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Thursday, 8 February, 2001, 14:39 GMT
Thai students in grip of 'crazy drug'
Soldiers on border
The army has been chasing drug runners on the Burma border
By Simon Ingram in Bangkok

Education authorities in Thailand have reported an alarming increase in drug-related offences among schoolchildren, some as young as 10 years old.

A report by the National Primary Education Commission (NPEC) said in 1999, there were more than 660,000 cases of drug-related offences by students - either as users, pushers or addicts.

Tip of the iceberg: A Bangkok police haul of methamphetamine
Tip of the iceberg: A Bangkok police haul of methamphetamine
More than 80,000 of these cases involved primary school children.

The NPEC described the figures as extremely alarming - especially as they come during concerted efforts to reverse the trend.

Officials for the United Nations Drug Control Programme say the figures underline the failure of authorities to control the spread of a popular form of amphetamine, known locally as "Ya Ba" - or crazy drug.

Security issue

The Ya Ba phenomenon has been described as Thailand's number one national security issue and the NPEC's report explains why.

Random urine tests are performed on Thai students
Random urine tests are performed on Thai students
It confirms that a cheap form of amphetamine being produced in industrial quantities in Thailand and across the border in Burma is taking a stranglehold on the young people of this country.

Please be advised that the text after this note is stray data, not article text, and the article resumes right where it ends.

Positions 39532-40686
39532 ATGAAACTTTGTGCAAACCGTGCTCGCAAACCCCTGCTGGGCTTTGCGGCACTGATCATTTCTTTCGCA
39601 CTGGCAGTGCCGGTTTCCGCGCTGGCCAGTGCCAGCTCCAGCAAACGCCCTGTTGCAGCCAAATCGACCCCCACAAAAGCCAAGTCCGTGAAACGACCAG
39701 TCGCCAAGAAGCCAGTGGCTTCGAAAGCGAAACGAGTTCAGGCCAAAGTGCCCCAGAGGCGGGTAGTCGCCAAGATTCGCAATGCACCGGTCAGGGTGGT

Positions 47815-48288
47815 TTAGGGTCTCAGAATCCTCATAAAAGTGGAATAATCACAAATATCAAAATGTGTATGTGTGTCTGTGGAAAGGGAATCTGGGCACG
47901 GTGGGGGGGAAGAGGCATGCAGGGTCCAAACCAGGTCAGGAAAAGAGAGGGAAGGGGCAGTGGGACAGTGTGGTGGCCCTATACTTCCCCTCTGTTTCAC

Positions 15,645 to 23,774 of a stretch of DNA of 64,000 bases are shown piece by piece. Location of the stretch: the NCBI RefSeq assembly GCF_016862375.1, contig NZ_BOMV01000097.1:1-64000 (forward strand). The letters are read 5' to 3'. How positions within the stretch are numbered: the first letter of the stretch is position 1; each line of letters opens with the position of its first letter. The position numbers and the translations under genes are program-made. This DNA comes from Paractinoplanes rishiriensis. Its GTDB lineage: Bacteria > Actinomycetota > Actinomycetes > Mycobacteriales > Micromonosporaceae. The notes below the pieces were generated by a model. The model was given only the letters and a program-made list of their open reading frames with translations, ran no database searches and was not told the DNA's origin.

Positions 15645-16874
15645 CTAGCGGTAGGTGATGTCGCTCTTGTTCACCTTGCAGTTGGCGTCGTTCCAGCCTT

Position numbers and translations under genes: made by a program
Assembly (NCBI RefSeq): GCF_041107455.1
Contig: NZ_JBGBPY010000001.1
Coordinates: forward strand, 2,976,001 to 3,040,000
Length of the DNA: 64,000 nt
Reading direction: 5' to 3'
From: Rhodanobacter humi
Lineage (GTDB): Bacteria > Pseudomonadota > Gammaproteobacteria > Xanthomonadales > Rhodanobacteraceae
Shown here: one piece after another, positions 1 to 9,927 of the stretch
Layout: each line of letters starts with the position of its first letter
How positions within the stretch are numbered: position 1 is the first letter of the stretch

It also says that efforts to halt its spread are failing.

Of particular alarm to the authorities is the large number of offences among children below the age of 12.

In numerous cases, students sell Ya Ba pills to their classmates in order to pay for their own habit.

Staying up all night

A drug which first gained popularity in the 1980's among long distance lorry drivers and sex workers has clear appeal for the young.

An ethnic Burmese settlement where it is believed illegal drugs are manufactured
An ethnic Burmese settlement where it is believed illegal drugs are manufactured
Students say it let them stay up all night, either to study for exams or to enjoy the western-style social life that has become popular among middle-class youth.

But the rapidly growing populations in juvenile detention centres are stark testimony of Ya Ba's potential hazards.

While urine testing programmes in schools and other measures seem incapable of halting demand for the drug, equally the army has found it impossible to choke-off the flood Ya Ba pills being smuggled into the country from Burma.

The government has put pressure on Rangoon to cooperate, so far to little avail.

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See also:

13 Jul 00 | Asia-Pacific
Thailand battles drug factories menace
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Thai jail swap investigated
24 Jun 00 | Asia-Pacific
Thailand blames Burma for drugs rise
21 Mar 00 | Asia-Pacific
Thais shut down online pharmacies
19 Mar 00 | Asia-Pacific
Counting the cost of crime
30 Jul 99 | Asia-Pacific
Thais shoot to kill
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UN concerned over drugs in Asia
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